What we anticipate writing about for Sunday’s weekly media column:
The 14th Special Olympics World Games, spanning nine days in Southern California with the events beginning Saturday, has a powerful media partner with ESPN committed to not just covering it an event, but giving credence to it as an athletic endeavor.
A daily 30-minute recap of the events will start on Sunday, with Dustin Plunkett, a former Special Olympics World Games athlete and coach and global messenger, involved in the ESPN production as a reporter.
We’ll get into the details about the content of those shows and who is involved.
Here is also a link to the Los Angeles News Group continued coverage.
What we feel is prudent to get out into circulation now:
== Prior to the Special Olympics Opening Ceremonies on Saturday — ESPN starts at 5 p.m. with the special by Robin Roberts, then at 6 p.m. with the official event, which is then repeated from 9 p.m.-to-midnight on Channel 7 — a documentary called “Brave in the Attempt” airs.
Maria Shriver is the executive producer on this half-hour piece that focuses on her mother, Eunice Kennedy Shriver, and the creation of the Special Olympics in 1962 based on her sister, Rosemany Kennedy’s struggle with inclusion — airs on Saturday at 4:30 p.m. Maria Shriver was on ESPN’s “Outside the Lines” this week to talk about it (video above).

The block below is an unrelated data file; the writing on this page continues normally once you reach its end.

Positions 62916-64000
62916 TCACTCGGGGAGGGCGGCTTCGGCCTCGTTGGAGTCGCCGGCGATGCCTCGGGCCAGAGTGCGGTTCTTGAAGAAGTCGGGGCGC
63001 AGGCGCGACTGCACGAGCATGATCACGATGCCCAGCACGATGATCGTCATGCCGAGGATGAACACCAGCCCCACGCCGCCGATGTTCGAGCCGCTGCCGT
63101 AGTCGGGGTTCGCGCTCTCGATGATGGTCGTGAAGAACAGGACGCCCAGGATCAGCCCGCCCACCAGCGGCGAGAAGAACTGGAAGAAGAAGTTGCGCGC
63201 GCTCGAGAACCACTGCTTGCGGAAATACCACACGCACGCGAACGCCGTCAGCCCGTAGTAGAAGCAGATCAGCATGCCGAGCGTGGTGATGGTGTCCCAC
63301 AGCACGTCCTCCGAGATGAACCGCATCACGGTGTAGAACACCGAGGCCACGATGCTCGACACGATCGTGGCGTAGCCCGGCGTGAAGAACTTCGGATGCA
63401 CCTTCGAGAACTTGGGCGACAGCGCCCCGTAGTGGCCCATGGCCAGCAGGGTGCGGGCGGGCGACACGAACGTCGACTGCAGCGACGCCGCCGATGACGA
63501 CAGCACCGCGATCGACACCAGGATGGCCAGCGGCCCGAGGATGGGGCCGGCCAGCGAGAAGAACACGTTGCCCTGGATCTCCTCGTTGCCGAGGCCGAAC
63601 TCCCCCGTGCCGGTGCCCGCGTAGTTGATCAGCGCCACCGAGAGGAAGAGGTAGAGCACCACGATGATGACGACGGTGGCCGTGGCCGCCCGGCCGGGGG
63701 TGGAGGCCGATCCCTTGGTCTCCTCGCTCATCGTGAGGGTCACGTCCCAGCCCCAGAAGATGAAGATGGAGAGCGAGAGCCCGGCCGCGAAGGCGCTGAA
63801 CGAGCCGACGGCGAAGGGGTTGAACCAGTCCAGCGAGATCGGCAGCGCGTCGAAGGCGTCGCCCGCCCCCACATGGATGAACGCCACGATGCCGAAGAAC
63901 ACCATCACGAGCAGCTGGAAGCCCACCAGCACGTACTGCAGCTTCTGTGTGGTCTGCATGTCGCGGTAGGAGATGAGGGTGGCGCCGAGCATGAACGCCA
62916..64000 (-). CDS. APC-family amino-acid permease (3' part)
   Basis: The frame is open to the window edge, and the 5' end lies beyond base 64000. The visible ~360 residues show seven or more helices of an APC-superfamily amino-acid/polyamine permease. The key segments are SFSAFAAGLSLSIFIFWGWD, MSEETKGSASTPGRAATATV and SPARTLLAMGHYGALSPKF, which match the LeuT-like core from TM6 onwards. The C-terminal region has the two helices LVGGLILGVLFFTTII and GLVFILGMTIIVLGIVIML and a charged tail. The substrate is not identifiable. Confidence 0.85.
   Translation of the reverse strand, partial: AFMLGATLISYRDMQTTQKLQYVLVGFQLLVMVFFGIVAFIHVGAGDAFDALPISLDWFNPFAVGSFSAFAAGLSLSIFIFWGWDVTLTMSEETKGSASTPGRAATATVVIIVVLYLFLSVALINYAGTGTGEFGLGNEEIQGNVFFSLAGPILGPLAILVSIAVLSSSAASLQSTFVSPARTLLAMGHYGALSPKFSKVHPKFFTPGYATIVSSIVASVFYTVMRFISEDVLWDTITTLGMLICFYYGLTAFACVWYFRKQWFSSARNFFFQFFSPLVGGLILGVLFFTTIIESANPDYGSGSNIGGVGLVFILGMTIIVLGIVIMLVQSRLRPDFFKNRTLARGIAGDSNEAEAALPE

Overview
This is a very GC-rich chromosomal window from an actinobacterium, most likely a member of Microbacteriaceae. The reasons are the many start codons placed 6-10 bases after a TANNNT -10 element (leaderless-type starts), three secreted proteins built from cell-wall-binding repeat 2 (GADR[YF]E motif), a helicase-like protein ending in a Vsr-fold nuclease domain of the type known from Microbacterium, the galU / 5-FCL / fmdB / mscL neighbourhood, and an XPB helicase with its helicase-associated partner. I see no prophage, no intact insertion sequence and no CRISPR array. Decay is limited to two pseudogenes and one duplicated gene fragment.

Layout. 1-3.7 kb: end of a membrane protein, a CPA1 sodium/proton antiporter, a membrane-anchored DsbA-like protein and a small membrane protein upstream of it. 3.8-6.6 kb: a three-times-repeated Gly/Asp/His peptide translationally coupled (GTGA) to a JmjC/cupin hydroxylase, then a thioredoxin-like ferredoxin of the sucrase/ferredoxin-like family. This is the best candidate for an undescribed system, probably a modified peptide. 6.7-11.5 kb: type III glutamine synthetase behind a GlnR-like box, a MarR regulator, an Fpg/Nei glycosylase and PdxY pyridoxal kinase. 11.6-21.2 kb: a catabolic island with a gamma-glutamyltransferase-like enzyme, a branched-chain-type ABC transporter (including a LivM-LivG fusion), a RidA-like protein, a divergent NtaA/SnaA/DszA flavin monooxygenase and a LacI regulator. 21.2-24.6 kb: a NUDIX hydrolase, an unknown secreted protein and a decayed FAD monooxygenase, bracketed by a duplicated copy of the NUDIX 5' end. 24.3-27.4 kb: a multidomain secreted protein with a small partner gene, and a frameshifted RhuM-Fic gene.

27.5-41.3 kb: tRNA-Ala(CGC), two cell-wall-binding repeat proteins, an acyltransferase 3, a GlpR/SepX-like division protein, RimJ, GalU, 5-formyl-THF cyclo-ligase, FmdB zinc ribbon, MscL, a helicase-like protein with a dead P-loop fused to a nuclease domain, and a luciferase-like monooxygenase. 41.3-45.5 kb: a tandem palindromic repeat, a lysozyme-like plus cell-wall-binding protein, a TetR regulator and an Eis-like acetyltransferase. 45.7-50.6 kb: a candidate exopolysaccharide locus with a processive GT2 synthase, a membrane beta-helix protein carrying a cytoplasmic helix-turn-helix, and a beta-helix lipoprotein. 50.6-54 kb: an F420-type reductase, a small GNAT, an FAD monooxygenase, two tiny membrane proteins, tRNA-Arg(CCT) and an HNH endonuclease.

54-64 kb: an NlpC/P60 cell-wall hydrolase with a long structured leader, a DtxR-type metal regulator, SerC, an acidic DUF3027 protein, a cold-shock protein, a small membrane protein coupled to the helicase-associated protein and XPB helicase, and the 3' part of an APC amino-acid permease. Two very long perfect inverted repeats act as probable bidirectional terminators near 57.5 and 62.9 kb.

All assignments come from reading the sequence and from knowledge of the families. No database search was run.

Peabody- and Emmy-winning filmmaker Fritz Mitchell is the director for the Shriver Films company producing the story, whose title comes from the Special Olympics Athlete Oath: “Let me win. But if I cannot win, let me brave in the attempt.”
The film will appear on Grantland.com starting Tuesday and re-airs several times throughout ESPN’s coverage of the Special Olympics World Games, concluding with the closing ceremonies on Aug. 2.
Roberts’ one-hour special that airs Saturday also airs thursday at 6 p.m. on ESPN.
== As part of ESPN’s multi-platform coverage of the Special Olympics, a 2 1/2-minute video story has just posted about how some athletes have dealt with bullying and name calling during their lifetime and how they’ve used that to fuel their pursuits.
There’s also this piece by Steve Wulf about the “R-word” as it relates to Cleveland Browns cornerback Joe Haden and his brother, Jake.
== As John Strege reported for Golf Digest in 2014, part of the sales pitch to push members of the Los Angeles Country Club in approving the 2023 U.S. Open golf championship coming to their Wilshire Blvd. venue bordering Beverly Hills was how big an event this would be in concert with Fox Sports’ recent 12-year contract with the USGA.
Fox’s network studios, you see, are just a couple miles as the crow flies, or a 25 minute drive in rush hour traffic away, depending on if you take Beverly Glenn, Avenue of the Stars or detour through the Holmby Park Lawn Bowling Club.
When it became official Wednesday that the USGA reached an agreement with LACC, those who matter most at Fox were overjoyed.
“Nothing like a home game!” wrote Bill Wanger. Executive Vice President Programming, Research and Content Strategy for Fox Sports, in an email. “Having the U.S. Open in our back yard about a mile from the Fox lot will allow us to utilize every single resource in our arsenal to provide the ultimate coverage of our national championship.
“LACC is one of the true treasures on the west coast that most American audiences have never seen. It was designed by George Thomas, who also designed Riviera Country Club and Bel-Air Country Club. Many consider LACC the best of the three.”
Fox’s deal with the USGA began with last month’s U.S. Open at Chambers Bay in Washington.